Brexit White Paper: How to download PDF of White Paper – Theresa May’s statement in FULL | Politics | News – UK

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The 98-page Brexit white paper sets out a blueprint for the county’s future relationship with the European Union.

Britain says it is now time for Brussels to start making offers after the publication of the document, which a senior UK official believes can create a new dynamic in negotiations.

Hoping to avoid negotiations rumbling on through the August holiday period, Britain has offered the EU an opportunity to develop a comprehensive “free trade area for goods” in order to deliver frictionless trade between the UK and EU.

Not even the free trade arrangements between the EU, Canada and Japan can come close to what Britain is putting on the table, according to the source.

How to download Brexit white paper PDF

The Brexit white paper is available to download on the Government’s website.

To download the document as a PDF, visit the site – https://www.gov.uk/government/brexit

Scroll down to the subject header called ‘policy’, and you will find the entry entitled: The future relationship between the United Kingdom and the European Union.

Or to go to a direct version of the document, click here.

A bar should appear above the document – and on the right hand side will be an arrow pointing down.

Click that and save the document to your computer or laptop.

Brexit white paperEXPRESS

Brexit white paper: Click this button to download a PDF

Before you download the white paper to have a read for yourself, you can read the key points from the 98-page plan here.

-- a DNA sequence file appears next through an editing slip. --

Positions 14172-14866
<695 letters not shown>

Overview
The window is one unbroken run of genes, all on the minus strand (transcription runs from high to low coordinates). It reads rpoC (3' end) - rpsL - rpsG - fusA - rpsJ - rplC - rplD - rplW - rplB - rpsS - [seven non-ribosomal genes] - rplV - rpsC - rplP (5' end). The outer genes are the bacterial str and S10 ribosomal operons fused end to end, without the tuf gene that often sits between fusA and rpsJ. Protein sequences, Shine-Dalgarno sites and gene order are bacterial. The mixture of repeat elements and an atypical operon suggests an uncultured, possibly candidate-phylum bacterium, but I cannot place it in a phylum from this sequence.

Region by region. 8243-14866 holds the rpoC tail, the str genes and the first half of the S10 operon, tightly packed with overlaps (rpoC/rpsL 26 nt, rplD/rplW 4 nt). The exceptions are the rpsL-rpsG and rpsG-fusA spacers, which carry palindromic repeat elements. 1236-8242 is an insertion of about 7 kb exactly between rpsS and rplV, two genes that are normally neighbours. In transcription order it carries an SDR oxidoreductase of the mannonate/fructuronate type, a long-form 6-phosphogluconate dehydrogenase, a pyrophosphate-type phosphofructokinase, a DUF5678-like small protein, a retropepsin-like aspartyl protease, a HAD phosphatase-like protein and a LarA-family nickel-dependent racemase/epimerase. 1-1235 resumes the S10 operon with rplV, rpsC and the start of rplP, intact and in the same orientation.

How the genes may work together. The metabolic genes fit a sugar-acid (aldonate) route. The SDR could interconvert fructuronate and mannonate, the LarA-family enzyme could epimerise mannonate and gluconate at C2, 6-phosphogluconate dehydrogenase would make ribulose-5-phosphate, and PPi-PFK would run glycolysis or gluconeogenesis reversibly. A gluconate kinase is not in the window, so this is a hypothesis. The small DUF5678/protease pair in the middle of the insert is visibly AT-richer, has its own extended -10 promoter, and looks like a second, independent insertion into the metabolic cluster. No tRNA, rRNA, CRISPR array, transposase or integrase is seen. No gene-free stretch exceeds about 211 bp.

Or you can see Theresa May’s foreword in FULL below:

In the referendum on 23 June 2016 – the largest ever democratic exercise in the United Kingdom – the British people voted to leave the European Union.

And that is what we will do – leaving the Single Market and the Customs Union, ending free movement and the jurisdiction of the European Court of Justice in this country, leaving the Common Agricultural Policy and the Common Fisheries Policy, and ending the days of sending vast sums of money to the EU every year.

We will take back control of our money, laws, and borders, and begin a new exciting chapter in our nation’s history. It now falls to us all to write that chapter.

That is why over the last two years I have travelled up and down the country, listening to views from all four nations of our United Kingdom and every side of the debate.

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Brexit white paper - Theresa MayEPA – UK GOV

Brexit white paper: The document was released today

One thing has always been clear – there is more that binds this great country together than divides it.

We share an ambition for our country to be fairer and more prosperous than ever before.

We are an outward-facing, trading nation; we have a dynamic, innovative economy; and we live by common values of openness, the rule of law, and tolerance of others.

Leaving the EU gives us the opportunity to deliver on that ambition once and for all – strengthening our economy, our communities, our union, our democracy, and our place in the world, while maintaining a close friendship and strong partnership with our European neighbours.